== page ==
The Fairmont Sonoma Mission Inn & Spa
The history of The Fairmont Sonoma Mission Inn & Spa began when the Native Americans first discovered the natural underground hot mineral waters where the hotel now stands. The grounds were considered sacred and a 'sweathouse' was built near the spring, where it stood for generations.
Eccentric San Francisco physician, Dr. T.M. Leavenworth, was the first to commercially develop the hot springs in 1840. In 1895, Captain H.E. Boyes, an enterprising young Englishman, acquired the property. Boyes struck 112 degree water at 70 feet while drilling a well for the Boyes Hot Springs Hotel. Within five years, the hotel was completed and quickly became a popular destination for luminous San Franciscans, who arrived by boat and train, to experience the holy waters of the finest hot springs resort in California. Misfortune struck when a fire destroyed the hotel in 1923.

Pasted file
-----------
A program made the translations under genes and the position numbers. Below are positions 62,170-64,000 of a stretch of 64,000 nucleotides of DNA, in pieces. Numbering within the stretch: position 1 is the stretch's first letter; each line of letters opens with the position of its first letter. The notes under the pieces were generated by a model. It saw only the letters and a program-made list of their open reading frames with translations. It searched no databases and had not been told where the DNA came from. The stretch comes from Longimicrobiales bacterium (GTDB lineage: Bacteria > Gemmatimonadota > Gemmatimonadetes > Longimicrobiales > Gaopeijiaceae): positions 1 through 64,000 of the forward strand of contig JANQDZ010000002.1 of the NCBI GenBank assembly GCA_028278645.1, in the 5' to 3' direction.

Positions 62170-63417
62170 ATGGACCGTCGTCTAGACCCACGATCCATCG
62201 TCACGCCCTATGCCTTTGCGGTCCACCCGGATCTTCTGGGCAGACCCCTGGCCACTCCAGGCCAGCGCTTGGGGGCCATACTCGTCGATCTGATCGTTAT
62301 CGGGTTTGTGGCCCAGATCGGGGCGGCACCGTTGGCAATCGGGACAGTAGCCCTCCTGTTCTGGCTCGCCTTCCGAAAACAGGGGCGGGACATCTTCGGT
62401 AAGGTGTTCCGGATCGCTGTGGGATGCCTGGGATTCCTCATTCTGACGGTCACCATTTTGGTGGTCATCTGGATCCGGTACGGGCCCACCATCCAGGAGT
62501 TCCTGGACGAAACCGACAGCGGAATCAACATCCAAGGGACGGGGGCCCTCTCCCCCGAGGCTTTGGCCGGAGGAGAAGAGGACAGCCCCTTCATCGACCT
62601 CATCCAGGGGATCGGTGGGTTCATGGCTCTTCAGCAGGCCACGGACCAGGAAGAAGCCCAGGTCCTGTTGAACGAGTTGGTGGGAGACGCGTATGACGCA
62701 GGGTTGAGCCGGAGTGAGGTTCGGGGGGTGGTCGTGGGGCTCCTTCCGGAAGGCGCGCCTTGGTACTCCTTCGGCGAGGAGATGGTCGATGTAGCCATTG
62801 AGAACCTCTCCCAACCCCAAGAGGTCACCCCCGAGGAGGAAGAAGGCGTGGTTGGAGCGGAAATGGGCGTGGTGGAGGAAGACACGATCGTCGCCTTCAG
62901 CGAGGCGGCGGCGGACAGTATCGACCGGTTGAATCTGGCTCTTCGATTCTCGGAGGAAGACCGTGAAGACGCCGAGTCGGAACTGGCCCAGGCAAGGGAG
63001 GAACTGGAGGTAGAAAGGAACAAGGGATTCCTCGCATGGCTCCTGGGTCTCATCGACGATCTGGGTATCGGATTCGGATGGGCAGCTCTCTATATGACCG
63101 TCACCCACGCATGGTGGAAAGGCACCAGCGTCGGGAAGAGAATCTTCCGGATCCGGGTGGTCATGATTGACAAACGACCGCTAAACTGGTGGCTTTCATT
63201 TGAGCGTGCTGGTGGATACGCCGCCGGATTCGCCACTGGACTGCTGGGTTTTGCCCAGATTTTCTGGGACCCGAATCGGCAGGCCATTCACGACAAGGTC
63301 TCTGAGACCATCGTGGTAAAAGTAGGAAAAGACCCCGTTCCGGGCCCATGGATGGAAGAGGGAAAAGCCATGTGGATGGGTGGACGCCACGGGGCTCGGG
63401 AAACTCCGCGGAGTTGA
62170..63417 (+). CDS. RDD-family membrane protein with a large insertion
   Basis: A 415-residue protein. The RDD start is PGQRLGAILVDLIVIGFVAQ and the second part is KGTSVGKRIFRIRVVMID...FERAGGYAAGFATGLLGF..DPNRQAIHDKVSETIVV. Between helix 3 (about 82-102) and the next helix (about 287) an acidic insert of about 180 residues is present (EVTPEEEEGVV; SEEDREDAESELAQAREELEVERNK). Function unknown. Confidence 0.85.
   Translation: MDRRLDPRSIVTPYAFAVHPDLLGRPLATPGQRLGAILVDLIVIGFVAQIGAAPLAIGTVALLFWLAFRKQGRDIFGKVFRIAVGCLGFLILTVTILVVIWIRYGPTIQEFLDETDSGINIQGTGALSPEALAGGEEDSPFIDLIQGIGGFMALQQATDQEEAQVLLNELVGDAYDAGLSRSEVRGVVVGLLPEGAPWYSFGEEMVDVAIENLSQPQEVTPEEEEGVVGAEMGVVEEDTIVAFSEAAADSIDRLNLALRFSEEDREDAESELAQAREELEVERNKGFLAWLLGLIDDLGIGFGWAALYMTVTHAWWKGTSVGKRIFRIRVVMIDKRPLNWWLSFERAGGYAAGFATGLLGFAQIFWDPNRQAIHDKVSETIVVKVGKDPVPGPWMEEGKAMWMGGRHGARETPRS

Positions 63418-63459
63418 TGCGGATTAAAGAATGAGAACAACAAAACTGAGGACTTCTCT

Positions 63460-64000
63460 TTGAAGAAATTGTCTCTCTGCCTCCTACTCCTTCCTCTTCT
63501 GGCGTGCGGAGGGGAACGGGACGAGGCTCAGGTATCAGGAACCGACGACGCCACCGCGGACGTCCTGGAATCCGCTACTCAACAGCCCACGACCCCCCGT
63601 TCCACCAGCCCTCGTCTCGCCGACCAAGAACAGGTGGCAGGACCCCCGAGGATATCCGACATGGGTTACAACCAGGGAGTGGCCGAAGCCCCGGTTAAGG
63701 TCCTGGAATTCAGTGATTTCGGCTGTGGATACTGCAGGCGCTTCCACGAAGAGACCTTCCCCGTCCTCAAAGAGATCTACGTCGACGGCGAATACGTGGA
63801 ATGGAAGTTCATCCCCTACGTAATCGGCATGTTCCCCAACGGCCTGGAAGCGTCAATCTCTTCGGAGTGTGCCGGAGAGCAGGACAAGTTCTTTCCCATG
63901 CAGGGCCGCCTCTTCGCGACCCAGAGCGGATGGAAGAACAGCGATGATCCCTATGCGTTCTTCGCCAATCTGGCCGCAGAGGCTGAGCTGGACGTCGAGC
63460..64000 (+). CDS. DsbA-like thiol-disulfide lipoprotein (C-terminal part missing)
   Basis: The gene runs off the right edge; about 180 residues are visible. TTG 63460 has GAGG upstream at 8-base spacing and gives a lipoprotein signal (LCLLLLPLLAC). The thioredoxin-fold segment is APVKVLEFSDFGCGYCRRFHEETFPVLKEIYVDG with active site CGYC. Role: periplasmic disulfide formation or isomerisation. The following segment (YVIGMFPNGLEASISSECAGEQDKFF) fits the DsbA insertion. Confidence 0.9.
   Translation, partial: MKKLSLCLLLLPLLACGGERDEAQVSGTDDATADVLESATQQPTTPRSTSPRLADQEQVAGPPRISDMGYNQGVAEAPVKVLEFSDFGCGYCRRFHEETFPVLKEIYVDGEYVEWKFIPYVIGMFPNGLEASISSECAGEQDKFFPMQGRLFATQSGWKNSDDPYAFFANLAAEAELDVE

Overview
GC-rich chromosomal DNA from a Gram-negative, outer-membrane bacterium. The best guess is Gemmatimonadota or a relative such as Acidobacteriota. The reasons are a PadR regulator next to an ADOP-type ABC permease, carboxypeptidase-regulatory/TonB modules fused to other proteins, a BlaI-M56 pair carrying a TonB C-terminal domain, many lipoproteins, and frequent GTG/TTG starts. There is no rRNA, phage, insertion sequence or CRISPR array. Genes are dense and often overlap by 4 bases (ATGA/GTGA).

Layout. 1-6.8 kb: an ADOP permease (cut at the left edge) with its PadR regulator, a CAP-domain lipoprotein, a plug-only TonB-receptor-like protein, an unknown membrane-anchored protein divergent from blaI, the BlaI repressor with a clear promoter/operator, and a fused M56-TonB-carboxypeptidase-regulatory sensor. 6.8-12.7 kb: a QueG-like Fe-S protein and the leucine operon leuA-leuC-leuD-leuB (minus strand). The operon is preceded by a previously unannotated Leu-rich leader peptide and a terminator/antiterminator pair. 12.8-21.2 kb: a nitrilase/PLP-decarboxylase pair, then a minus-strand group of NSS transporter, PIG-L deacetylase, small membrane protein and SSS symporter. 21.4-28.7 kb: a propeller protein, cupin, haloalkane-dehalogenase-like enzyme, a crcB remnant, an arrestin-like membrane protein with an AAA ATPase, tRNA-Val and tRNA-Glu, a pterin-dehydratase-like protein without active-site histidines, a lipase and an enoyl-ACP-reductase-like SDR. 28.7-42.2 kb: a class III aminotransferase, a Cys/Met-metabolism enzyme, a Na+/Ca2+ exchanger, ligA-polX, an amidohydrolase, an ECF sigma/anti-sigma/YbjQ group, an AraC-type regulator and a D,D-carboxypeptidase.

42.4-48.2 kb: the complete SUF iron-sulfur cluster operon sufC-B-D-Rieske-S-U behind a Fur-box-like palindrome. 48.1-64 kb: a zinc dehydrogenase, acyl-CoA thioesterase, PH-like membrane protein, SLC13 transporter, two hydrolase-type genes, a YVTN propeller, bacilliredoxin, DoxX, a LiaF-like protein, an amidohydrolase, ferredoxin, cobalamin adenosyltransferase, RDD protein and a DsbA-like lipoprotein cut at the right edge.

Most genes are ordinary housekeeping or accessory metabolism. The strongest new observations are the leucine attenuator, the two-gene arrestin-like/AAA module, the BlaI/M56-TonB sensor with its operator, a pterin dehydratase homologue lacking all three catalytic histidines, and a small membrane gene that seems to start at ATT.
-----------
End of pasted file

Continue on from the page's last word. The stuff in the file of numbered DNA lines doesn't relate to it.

In 1927, the Sonoma Mission Inn was built as an architecturally accurate replica of a California mission and the resort soon regained its reputation as the finest hot springs destination. The Great Depression caused the resort to fall into receivership until 1933, when Grass Valley hotelier Emily Long restored it to prosperity.
During World War II, the Navy controlled the hotel and converted it into a resting station for sailors and marines until 1945. Various incarnations followed, including the use of the Inn by famous sports teams as training headquarters. In 1980, major renovation returned the Inn to its 1920's grandeur. The Spa, added in 1981, attracted visitors from around the globe. Since then, the hotel has experienced several expansion projects to evolve into the luxurious resort that stands today.